"That is where I want to continue with my research. It is the new generation of multifunctional fibres that enable resource saving smart products, where everything is integrated into the fabric."Like Science Fiction
"This is where the fun begins," she smiles.
Among other things, she has glanced toward a development project with other researchers in organic electronics at Linköping University.
"We are looking at how to, through textiles, purify saltwater and make it drinkable, clean air and keep fabric cold on the outside and warm on the inside. In the hospital environment of the future you might not have to wear the ECG shirt, it might be positioned somewhere in the room and measure from there," explains Lena Berglin.
"We also want to integrate the technology into the fabric manufacturing process. That's why we at present are looking at the weaving system itself. A student at the School of Textiles, Siw Eriksson, has found new ways of weaving complex structures that are very useful for the structures I cover in my dissertation. When working with these kinds of things, you notice that you always have to go back and delve deeper into the technology. Because that is the basis of it all. It is there that we can be creative and find the solution."Public Defence of Dissertation
Annie Andréasson | idw
Decoding cement's shape promises greener concrete
08.12.2016 | Rice University
Scientists track chemical and structural evolution of catalytic nanoparticles in 3-D
08.12.2016 | DOE/Brookhaven National Laboratory
Physicists of the University of Würzburg have made an astonishing discovery in a specific type of topological insulators. The effect is due to the structure of the materials used. The researchers have now published their work in the journal Science.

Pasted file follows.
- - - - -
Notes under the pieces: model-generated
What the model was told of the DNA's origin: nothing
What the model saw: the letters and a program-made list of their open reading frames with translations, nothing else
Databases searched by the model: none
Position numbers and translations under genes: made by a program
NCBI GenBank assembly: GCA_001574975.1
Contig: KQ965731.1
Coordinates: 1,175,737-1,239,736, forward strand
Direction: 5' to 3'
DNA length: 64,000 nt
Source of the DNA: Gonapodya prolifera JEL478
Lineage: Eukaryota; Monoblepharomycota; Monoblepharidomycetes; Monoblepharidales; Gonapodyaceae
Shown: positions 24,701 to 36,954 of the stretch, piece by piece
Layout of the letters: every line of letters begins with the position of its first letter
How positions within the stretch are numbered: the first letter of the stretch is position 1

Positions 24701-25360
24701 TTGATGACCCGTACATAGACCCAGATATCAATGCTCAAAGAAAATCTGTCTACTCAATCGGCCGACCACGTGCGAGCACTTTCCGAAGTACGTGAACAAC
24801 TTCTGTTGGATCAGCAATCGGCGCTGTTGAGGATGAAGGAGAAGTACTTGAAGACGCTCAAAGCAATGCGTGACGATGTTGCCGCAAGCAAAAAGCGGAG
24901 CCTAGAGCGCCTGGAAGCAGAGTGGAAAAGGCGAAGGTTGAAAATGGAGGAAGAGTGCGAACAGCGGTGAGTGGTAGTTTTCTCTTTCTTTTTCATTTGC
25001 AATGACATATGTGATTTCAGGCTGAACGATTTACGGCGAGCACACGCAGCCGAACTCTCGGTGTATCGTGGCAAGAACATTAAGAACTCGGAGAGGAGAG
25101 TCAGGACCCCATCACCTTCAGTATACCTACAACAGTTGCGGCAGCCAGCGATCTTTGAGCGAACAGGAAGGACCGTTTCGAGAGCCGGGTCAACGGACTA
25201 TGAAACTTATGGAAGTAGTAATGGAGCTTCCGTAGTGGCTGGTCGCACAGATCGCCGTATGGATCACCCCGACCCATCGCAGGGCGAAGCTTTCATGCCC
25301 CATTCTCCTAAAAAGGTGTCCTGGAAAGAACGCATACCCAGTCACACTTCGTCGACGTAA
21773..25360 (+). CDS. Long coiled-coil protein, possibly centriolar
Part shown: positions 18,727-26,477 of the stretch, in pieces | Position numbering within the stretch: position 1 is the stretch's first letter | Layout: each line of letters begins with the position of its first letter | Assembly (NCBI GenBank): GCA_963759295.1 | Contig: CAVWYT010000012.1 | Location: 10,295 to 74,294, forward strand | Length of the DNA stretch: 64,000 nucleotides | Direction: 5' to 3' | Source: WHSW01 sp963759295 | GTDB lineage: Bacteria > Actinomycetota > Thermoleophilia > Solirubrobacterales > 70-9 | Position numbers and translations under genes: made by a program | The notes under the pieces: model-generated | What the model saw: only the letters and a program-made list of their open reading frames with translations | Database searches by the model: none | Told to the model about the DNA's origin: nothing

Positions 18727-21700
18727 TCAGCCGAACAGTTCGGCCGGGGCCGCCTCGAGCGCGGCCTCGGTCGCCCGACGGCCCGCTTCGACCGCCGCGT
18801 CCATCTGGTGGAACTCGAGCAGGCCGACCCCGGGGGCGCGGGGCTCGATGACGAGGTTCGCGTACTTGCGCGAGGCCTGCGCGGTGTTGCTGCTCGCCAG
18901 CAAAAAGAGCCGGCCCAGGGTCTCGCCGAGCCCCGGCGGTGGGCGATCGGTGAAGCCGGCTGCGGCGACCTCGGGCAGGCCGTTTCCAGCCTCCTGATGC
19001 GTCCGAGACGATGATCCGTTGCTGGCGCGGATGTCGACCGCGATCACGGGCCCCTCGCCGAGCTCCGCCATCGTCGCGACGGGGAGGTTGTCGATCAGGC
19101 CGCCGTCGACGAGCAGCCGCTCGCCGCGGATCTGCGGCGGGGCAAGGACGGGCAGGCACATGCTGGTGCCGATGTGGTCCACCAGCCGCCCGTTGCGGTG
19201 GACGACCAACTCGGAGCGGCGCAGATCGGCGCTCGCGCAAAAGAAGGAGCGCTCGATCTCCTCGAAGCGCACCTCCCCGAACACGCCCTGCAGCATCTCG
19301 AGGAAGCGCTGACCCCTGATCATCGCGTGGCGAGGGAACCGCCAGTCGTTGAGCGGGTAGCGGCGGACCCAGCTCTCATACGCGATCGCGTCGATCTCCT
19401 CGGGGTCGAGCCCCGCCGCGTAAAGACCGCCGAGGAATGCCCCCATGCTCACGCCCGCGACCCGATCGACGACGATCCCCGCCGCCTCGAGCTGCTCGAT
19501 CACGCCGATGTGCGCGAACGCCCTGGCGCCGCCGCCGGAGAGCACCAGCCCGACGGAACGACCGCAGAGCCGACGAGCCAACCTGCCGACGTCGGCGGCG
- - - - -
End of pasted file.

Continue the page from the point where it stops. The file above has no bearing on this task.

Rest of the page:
Topological insulators are currently the hot topic in physics according to the newspaper Neue Zürcher Zeitung. Only a few weeks ago, their importance was...
In recent years, lasers with ultrashort pulses (USP) down to the femtosecond range have become established on an industrial scale. They could advance some applications with the much-lauded “cold ablation” – if that meant they would then achieve more throughput. A new generation of process engineering that will address this issue in particular will be discussed at the “4th UKP Workshop – Ultrafast Laser Technology” in April 2017.
Even back in the 1990s, scientists were comparing materials processing with nanosecond, picosecond and femtosesecond pulses. The result was surprising:...
Have you ever wondered how you see the world? Vision is about photons of light, which are packets of energy, interacting with the atoms or molecules in what...
A multi-institutional research collaboration has created a novel approach for fabricating three-dimensional micro-optics through the shape-defined formation of porous silicon (PSi), with broad impacts in integrated optoelectronics, imaging, and photovoltaics.
Working with colleagues at Stanford and The Dow Chemical Company, researchers at the University of Illinois at Urbana-Champaign fabricated 3-D birefringent...
In experiments with magnetic atoms conducted at extremely low temperatures, scientists have demonstrated a unique phase of matter: The atoms form a new type of quantum liquid or quantum droplet state. These so called quantum droplets may preserve their form in absence of external confinement because of quantum effects. The joint team of experimental physicists from Innsbruck and theoretical physicists from Hannover report on their findings in the journal Physical Review X.
“Our Quantum droplets are in the gas phase but they still drop like a rock,” explains experimental physicist Francesca Ferlaino when talking about the...
16.11.2016 | Event News
01.11.2016 | Event News
14.10.2016 | Event News
09.12.2016 | Life Sciences
09.12.2016 | Ecology, The Environment and Conservation
09.12.2016 | Health and Medicine